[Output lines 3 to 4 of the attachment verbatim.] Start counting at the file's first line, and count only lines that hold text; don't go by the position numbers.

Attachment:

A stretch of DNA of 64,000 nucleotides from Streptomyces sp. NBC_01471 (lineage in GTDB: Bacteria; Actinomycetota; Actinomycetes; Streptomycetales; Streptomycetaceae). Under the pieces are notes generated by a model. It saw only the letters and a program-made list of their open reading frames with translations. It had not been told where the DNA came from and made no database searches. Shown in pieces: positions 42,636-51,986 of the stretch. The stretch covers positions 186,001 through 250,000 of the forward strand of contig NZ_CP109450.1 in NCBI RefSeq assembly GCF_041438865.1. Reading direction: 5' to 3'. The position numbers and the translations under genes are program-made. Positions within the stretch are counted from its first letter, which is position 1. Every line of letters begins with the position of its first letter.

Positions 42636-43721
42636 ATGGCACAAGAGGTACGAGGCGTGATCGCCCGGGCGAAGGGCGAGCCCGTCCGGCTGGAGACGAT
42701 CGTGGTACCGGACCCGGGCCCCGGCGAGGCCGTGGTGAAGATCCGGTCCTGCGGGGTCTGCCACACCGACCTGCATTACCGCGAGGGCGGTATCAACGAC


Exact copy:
42636 ATGGCACAAGAGGTACGAGGCGTGATCGCCCGGGCGAAGGGCGAGCCCGTCCGGCTGGAGACGAT
42701 CGTGGTACCGGACCCGGGCCCCGGCGAGGCCGTGGTGAAGATCCGGTCCTGCGGGGTCTGCCACACCGACCTGCATTACCGCGAGGGCGGTATCAACGAC